Conflicting Aspects can both be Compelled! Often this is a zero-sum situation, where you spend a FP and then get one to resist and act out an Aspect respectively. If you can come up with a way to play both conflicting Aspects well, then go for it! You get two Fate Points and bragging rights.

Tracking Aspects

Last note - on the SotC wiki, they recommend that players keep track of which Aspects are getting Invoked and Tagged and Compelled and which aren't, just as a way to see what the most effective Aspects you have are. If I'm consistently missing an Aspect you want to come up more, play it up and remind me.

Huh. I can't turn off italics. I've gotta stop doing these posts 1/2 on a Mac...

What is Pulp?

There's a great discussion of pulp to be found in the Spirit of the Century book. I definitely recommend that. Here's what I'm thinking:

The term "pulp" comes from the cheap 'pulp' grade paper that stories of this kind were printed on. They weren't considered worthy of quality paper, especially in wartime when paper was more rationed than it is now by a long shot. Pulp stories were not high literature about introspective characters whining to each other about the state of the world. No! Pulp heroes punch people like that in the face because they get in the way of saving the world from cackling, finger-steepling villains.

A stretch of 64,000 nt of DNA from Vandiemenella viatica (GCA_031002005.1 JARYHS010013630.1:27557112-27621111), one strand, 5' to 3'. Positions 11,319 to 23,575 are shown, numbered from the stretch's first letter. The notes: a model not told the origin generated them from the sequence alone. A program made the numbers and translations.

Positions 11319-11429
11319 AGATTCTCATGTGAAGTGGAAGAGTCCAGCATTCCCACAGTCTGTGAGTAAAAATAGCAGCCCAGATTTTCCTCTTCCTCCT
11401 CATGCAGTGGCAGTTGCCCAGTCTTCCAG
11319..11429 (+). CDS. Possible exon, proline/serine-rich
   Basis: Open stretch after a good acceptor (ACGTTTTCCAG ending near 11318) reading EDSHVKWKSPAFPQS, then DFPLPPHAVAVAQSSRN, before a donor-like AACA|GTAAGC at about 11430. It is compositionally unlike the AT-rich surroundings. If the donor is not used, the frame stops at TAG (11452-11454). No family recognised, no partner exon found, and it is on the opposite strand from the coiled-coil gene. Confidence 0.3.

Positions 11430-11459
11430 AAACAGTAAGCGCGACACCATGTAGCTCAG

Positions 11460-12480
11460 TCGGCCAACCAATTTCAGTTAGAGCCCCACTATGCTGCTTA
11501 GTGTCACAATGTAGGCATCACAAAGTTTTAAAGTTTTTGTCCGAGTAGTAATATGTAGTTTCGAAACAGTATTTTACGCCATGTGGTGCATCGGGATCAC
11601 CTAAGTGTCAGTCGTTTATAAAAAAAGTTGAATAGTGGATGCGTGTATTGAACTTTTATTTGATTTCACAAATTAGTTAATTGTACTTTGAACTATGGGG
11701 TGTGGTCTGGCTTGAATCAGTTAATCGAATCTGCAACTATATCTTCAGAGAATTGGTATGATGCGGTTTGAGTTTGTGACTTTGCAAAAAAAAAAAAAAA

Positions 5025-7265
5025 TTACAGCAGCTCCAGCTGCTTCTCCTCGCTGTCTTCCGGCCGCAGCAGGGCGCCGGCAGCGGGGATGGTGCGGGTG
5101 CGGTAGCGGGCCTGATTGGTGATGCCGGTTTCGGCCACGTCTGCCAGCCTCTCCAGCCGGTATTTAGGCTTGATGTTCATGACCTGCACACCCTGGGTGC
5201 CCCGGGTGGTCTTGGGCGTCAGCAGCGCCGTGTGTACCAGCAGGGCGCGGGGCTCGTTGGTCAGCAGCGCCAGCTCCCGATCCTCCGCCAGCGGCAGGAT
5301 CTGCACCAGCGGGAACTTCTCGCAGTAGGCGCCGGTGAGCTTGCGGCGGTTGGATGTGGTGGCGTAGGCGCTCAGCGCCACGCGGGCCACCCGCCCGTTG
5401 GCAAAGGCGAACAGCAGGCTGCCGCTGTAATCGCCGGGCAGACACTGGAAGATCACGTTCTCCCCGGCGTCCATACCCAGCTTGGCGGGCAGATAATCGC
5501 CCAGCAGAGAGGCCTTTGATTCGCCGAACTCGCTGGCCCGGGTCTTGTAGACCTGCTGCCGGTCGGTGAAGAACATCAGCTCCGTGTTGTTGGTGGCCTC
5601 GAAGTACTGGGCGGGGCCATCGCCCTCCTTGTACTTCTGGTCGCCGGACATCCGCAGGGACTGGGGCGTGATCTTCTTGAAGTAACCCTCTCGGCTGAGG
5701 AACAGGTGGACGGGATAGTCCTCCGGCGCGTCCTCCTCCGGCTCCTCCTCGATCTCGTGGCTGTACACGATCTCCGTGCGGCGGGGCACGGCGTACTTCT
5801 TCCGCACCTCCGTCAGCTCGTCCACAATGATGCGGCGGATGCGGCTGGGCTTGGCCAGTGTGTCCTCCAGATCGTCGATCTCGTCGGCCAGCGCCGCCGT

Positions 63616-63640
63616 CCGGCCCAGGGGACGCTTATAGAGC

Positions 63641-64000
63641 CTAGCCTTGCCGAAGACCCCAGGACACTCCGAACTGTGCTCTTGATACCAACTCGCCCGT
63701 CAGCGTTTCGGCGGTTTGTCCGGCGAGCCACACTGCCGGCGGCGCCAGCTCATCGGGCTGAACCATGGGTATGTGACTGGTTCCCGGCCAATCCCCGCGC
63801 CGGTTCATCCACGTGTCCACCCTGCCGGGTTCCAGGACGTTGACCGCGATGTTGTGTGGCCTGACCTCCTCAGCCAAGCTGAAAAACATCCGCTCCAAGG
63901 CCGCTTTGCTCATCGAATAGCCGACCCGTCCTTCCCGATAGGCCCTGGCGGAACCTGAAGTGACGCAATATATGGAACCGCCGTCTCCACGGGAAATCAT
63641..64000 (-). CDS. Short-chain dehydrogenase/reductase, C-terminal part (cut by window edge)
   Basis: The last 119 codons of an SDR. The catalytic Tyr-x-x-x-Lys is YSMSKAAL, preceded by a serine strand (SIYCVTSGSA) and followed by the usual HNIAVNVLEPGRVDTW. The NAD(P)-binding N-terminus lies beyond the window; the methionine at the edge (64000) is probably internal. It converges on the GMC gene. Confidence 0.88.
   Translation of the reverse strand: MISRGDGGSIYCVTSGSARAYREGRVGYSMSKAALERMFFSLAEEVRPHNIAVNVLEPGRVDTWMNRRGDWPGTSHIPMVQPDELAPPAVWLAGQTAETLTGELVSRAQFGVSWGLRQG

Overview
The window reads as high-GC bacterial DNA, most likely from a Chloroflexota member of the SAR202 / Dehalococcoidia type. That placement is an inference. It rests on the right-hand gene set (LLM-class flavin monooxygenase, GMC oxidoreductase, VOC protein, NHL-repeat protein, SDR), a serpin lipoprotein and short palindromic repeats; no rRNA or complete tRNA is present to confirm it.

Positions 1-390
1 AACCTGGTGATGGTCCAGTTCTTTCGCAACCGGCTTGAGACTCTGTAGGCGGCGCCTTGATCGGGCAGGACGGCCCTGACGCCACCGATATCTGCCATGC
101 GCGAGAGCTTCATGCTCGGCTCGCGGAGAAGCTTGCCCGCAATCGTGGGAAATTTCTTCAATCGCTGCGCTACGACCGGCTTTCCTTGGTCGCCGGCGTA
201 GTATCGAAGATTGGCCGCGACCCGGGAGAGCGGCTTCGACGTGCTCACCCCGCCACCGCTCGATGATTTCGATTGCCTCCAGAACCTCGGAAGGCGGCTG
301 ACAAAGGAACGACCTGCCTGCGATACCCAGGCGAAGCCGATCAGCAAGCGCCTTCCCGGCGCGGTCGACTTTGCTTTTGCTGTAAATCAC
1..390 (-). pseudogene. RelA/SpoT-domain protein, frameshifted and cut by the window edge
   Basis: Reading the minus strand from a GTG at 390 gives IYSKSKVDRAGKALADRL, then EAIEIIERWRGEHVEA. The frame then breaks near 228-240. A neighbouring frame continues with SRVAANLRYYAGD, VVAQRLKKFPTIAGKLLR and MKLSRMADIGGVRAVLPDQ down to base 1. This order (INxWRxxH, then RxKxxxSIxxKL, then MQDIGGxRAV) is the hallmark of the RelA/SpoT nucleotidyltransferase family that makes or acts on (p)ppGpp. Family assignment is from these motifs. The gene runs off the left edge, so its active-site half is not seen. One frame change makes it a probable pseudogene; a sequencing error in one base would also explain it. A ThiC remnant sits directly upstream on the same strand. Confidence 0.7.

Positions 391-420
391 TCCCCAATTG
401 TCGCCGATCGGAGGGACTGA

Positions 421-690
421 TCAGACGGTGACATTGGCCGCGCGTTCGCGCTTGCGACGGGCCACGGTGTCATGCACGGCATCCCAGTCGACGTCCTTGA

Pulp is a genre of action, heroes, villains, and if we're honest, stereotypes. There's a lot about square-jawed (white) heroes rescuing damsels from apes living in darkest Africa, or Martians, or whatever. The action is over-the-top. Being punched in the face isn't a big deal - only villainous mooks get knocked out by a punch. The best example of pulp that we're all familiar with is the Indiana Jones series.

In Eberron, you get a lot of the action, heroes, and villains without the troublesome stereotypes of the time period of pulp - around the two great World Wars to be exact, and a little after. You also get magic and goblins and creepy aberrations sleeping beneath the ground and undead and beholders and flying ships. So, really, Eberron wins.